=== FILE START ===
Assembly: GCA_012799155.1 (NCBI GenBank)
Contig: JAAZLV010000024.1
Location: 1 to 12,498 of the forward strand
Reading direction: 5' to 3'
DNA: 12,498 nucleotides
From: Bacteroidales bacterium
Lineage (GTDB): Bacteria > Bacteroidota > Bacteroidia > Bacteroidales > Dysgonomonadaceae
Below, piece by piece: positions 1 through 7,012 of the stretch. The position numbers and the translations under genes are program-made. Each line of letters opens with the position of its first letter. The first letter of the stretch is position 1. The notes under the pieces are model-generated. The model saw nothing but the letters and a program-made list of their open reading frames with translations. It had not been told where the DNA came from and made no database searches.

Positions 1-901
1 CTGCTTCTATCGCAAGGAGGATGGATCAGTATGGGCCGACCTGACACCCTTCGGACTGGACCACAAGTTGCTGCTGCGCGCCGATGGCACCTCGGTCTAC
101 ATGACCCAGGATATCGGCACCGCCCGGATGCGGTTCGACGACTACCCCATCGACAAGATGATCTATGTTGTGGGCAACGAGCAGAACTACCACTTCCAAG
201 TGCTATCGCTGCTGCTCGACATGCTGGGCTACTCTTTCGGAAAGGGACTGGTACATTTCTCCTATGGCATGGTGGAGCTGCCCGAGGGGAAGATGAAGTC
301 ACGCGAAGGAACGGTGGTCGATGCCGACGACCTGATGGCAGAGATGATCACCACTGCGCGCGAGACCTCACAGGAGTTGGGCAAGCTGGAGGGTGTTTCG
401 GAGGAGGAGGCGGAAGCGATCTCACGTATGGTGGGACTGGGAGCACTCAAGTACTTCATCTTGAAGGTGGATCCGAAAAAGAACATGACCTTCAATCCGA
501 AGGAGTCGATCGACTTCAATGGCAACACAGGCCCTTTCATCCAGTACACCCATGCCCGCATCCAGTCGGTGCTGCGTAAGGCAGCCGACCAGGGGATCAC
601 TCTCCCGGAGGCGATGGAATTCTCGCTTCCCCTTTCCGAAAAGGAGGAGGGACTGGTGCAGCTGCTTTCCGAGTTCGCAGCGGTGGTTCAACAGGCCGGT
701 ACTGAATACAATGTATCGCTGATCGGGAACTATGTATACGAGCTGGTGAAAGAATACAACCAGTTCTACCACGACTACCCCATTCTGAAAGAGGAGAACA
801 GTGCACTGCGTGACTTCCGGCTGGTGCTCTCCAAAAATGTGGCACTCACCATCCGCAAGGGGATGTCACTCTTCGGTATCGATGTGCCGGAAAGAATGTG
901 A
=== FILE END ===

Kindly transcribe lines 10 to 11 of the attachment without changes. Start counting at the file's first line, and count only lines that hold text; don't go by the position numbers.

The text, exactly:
1 CTGCTTCTATCGCAAGGAGGATGGATCAGTATGGGCCGACCTGACACCCTTCGGACTGGACCACAAGTTGCTGCTGCGCGCCGATGGCACCTCGGTCTAC
101 ATGACCCAGGATATCGGCACCGCCCGGATGCGGTTCGACGACTACCCCATCGACAAGATGATCTATGTTGTGGGCAACGAGCAGAACTACCACTTCCAAG